MORE POSITIVE SIGNS FOR NZ ECONOMY
13 May 2014 - The latest edition of Westpac’s Economic Overview finds encouraging signs that the economy still has room to grow without generating excessive inflation.
Dominick Stephens, Chief Economist of Westpac, says that in his introduction to the bank’s latest quarterly Economic Overview that it’s time to ease up on the pessimism.
‘It might sound odd to label ourselves pessimists – we spent a great deal of the past two years arguing that New Zealand would go through a period of very strong GDP growth,’ he writes. ‘But pessimistic we were, because we viewed the economic upturn as mainly a temporary post-earthquake rebuild and an interest-rate induced house price blip, not a permanent improvement in New Zealanders’ standard of living. Without any improvement in the economy’s capacity to produce goods and services, we felt that rapid economic growth would soon degenerate into inflation and OCR hikes.’
‘That basic idea is still valid. Everybody agrees that the OCR is heading higher in the near future. But this quarter, we are giving the economy just a little more credit where credit is due. We have moderated our OCR forecast, to a peak of 5.25 percent, without significantly changing our GDP forecast.’
‘One reason we have become more constructive on New Zealand’s capacity to grow is labour supply. Because so many people are pouring into the labour force, wage growth has remained subdued despite firms going on the biggest hiring binge in a decade. It is also apparent that firms are moving up the productivity ladder by investing avidly in plant and machinery. Greater productivity means firms can produce more at lower cost, helping to contain inflation.’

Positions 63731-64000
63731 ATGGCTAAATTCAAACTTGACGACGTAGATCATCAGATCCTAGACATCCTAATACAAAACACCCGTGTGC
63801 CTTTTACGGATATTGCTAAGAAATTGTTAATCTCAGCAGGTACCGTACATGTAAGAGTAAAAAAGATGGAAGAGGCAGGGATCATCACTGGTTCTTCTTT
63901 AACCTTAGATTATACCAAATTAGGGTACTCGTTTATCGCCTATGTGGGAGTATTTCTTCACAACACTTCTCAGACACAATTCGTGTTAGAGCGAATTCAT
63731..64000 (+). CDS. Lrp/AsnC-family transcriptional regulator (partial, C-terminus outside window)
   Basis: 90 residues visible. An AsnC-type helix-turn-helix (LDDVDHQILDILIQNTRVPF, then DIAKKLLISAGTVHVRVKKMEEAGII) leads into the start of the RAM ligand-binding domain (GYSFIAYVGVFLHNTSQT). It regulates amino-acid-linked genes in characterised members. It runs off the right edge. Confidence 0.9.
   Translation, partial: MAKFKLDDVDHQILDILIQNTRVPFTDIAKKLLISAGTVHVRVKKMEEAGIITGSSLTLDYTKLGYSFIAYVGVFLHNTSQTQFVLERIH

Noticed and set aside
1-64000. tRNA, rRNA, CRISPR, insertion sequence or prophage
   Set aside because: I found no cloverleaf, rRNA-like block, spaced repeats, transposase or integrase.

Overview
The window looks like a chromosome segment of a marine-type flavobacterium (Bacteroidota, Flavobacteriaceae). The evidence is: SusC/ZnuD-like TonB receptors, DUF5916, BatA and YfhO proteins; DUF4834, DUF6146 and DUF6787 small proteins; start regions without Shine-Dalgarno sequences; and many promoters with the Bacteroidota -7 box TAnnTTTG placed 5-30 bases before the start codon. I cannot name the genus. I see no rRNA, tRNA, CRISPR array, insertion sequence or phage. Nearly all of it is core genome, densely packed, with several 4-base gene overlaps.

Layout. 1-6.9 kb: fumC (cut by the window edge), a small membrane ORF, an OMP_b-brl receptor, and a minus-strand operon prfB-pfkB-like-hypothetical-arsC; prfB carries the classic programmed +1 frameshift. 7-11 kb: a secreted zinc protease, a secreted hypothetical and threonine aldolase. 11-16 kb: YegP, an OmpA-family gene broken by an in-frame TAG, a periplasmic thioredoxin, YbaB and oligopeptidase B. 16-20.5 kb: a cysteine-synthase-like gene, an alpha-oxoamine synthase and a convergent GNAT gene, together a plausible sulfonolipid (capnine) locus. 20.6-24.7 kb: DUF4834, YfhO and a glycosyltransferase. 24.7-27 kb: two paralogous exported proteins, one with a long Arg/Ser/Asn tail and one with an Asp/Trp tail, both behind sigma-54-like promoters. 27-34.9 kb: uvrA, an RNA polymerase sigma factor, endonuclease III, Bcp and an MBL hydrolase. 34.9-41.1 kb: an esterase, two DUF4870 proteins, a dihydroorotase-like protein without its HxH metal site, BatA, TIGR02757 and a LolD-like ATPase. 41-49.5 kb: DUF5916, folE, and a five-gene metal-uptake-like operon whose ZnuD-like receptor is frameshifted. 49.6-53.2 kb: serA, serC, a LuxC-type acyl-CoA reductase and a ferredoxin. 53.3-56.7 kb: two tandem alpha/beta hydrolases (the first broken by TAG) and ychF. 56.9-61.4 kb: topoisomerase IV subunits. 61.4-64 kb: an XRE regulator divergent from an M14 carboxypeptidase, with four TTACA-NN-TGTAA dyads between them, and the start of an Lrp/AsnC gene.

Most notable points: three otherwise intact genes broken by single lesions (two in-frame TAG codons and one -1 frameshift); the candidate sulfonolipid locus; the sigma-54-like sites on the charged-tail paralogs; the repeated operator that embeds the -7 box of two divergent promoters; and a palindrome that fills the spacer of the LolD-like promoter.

‘Of course, there are more immediate reasons inflation has been low recently. First and foremost, the high exchange rate – we see no significant change on that front this year. Second, low inflation is actually a global theme, which is why we expect the big central banks to keep interest rates low for a long while yet, even as their economies experience modest recoveries.’
Dominick Stephens does note that this September’s election poses a risk to forecasts, and a special topic covered in the publication is what the election might mean for financial markets. In the franchise sector, electoral uncertainty has traditionally slowed franchisee recruitment for a couple of months; however, with franchisor confidence bouncing back after several depressed years, unless there are unexpected developments the 2014 election seems likely to cause only a minor blip.
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